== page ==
Old school analog stereo-only receivers consistently work this way. Newer digital and audio/video receivers introduce a couple of problems: 1) digital sound processing to simulate a variety of soundfields; 2) multiple output channels, either discrete or digitally-generated.


The latter requires that whatever signal is being processed experiences a maximum of one analog-digital-analog conversion.


EVERYTHING analog coming into the modern digital receiver is automatically converted to a digital signal for internal processing unless you choose a STEREO-only or STEREO-Direct setting. Consequently, no further external analog-digital conversions would be allowed if, say, a Tape Monitor circuit was activated, and a possible feedback loop could otherwise be created in a digital-sourced selection (output to its own input), so the unit is wired to treat the Tape Monitor as the first analog step in the process and defeats any pure digital sources.


In a multichannel unit, what would happen to the other channels if you sent ONLY the Front Left & Right out for processing? They would NOT be processed. That logical problem also plays into the decision to defeat digital sources if the Tape Monitor is activated. I don't totally agree with the engineers but that's the way it is. Nature of the digital beast.

Okay, back to the hook-up IF you had a Tape Loop:


Receiver Tape Out (Rec) - to the External Processor (EQ, whatever) Preamp-, Amp-, Rec-In;


Receiver Tape In (Play) - from the External Processor (EQ, whatever) Preamp-, Amp-, Play-Out.


So, to sum up, you can only use the EQ or any outboard processor for analog stereo sources. If you actually want to use an analog recording deck you could place it within the typical Equalizer

Jan 27, 2011 | Yamaha EQ-70 Home Equalizer

1 Answer

How do you connect the dbx eq to a home stereo system


Be advised that the engagement of any device in a Tape Monitor loop on a late-model Audio/Video Receiver will effectively tie the receiver down to stereo-only analog sound reproduction. I'll explain.

The connections themselves are fairly simple but it pays to understand what happens in the loop.

In general, any Line-Level external processor (EQ, dynamic range expander, etc) will go into a Tape Monitor loop on a receiver. A Tape Monitor, when engaged, sends the stereo analog signal Out to the Processor, massages it and returns it to the receiver via the Tape Monitor IN connectors to be passed on to the receiver's internal processes (volume, tone, whatever).

Old school analog stereo-only receivers consistently work this way. Newer digital and audio/video receivers introduce a couple of problems: 1) digital sound processing to simulate a variety of soundfields; 2) multiple output channels, either discrete or digitally-generated.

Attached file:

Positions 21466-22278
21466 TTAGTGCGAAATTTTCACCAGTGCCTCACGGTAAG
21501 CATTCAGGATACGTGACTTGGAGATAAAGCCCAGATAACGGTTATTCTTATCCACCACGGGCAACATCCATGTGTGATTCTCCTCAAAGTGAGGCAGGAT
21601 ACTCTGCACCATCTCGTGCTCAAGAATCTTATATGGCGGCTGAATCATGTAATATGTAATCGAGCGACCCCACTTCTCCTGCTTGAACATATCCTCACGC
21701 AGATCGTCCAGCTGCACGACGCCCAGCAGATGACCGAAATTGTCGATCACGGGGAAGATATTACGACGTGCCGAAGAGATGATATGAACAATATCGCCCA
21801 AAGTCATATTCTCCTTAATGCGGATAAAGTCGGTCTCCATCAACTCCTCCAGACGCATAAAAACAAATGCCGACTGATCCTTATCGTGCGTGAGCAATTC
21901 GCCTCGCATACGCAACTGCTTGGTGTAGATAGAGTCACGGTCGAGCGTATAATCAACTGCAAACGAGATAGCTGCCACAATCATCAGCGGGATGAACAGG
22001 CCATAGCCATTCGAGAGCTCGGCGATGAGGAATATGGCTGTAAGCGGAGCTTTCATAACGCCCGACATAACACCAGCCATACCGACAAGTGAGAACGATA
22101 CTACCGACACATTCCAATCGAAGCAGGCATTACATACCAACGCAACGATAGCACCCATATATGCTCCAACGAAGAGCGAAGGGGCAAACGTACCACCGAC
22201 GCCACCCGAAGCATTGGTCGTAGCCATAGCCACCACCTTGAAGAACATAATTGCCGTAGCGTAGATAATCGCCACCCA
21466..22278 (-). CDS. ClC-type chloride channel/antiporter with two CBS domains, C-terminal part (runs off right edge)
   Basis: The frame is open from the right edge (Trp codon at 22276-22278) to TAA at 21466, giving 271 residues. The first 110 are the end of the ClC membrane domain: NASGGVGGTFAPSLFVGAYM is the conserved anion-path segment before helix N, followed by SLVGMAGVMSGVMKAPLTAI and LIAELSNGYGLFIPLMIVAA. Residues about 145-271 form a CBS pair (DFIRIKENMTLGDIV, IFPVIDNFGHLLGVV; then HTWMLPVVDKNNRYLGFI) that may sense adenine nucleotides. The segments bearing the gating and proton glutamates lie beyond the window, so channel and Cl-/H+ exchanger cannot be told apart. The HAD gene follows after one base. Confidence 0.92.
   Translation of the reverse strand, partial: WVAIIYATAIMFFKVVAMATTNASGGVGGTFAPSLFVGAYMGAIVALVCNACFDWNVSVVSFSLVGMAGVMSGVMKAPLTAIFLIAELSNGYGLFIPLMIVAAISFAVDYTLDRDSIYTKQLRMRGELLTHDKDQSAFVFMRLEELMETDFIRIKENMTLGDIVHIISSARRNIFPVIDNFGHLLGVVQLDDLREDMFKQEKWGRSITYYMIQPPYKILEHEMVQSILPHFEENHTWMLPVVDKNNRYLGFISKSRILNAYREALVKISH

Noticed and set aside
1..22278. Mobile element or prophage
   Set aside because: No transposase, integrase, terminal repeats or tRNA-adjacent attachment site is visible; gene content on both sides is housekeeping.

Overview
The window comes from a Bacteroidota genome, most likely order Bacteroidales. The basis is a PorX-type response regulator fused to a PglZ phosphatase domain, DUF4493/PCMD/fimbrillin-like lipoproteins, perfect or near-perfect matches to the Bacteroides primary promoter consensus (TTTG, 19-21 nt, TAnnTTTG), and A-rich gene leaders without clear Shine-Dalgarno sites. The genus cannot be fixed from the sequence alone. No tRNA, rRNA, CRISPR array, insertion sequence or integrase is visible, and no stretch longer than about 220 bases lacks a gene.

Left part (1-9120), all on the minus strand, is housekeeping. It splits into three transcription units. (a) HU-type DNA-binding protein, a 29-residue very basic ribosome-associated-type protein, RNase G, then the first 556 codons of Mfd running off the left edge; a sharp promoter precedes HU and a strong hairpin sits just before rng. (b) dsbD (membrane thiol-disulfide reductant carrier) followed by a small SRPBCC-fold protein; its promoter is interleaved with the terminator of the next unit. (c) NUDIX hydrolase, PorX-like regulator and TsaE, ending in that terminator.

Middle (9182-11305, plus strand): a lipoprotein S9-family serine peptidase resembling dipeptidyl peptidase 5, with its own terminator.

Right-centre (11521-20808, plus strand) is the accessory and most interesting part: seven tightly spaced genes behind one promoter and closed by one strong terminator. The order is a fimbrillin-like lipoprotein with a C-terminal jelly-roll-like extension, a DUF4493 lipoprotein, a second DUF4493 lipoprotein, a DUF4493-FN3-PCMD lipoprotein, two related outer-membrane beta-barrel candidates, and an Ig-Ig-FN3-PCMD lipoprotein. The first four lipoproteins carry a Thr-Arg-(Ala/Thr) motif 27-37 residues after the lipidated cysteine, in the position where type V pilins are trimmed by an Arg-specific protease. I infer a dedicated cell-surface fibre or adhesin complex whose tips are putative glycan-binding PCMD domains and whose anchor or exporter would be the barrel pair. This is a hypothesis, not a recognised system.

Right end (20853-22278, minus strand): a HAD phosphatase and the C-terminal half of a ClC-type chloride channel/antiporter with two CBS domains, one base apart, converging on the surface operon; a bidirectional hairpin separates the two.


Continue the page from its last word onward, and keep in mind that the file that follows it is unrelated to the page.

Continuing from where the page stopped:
The latter requires that whatever signal is being processed experiences a maximum of one analog-digital-analog conversion.

EVERYTHING analog coming into the modern digital receiver is automatically convert ed to a digital signal for internal processing unless you choose a STEREO-only or STEREO-Direct setting. Consequently, no further external analog-digital conversions would be allowed if, say, a Tape Monitor circuit was activated, and a possible feedback loop could otherwise be created in a digital-sourced selection (output to its own input), so the unit is wired to treat the Tape Monitor as the first analog step in the process and defeats any pure digital sources.

In a multichannel unit, what would happen to the other channels if you sent ONLY the Front Left & Right out for processing? They would NOT be processed. That logical problem also plays into the decision to defeat digital sources if the Tape Monitor is activated. I don't totally agree with the engineers but that's the way it is. Nature of the digital beast.

Okay, back to the hook-up: Receiver Tape- or VCR Out to the External Processor (EQ, whatever) Preamp-, Amp-, Tape- or Rec-In; Receiver Tape- or VCR In from the External Processor (EQ, whatever) Preamp-, Amp-, Tape- or Rec-Out.

So, to sum up, you can only use the EQ for analog stereo sources. If you actually want to use an analog recording deck you could place it within the typical Equalizer's own Tape Monitor loop(s). Many have two to facilitate equalized dubbing between decks.

[Or you could obtain a dbx Program Route Selector (check eBay, I highly recommend the 400x, of which I have two) and it would, while only using one receiver Tape Loop, allow for three discrete attachment paths for processors and three for tape decks with the added flexibility of front-panel selection of any and all, with the processors being before, after or between the source or tape decks. Plus it has a dedicated facility for an inline dbx Noise Reduction Processor that can also be juggled around via pushbuttons. Pretty neat.]

Jan 10, 2011 | DBX 215 Home Equalizer

1 Answer

SEQ-711 connection to sony STR D350Z


You can use the VCR audio connections for a stereo analog processor

Many people want to use an EQ with their modern multi-channel Digital Sound Processing gear but at best an analog 2-channel EQ (or any other processor) will only work with analog stereo sources. On most receivers, simply selecting the Tape Monitor disables all digital inputs. However, most DSP can still be employed with analog source material and a 2-channel processor with varying degrees of aesthetic pleasantness. Beauty is indeed in the ear of the beholder.


If that works for you, go for it. I do it, but I fully understand the limitations.

Mar 15, 2009 | Sony SEQ-711 Home Equalizer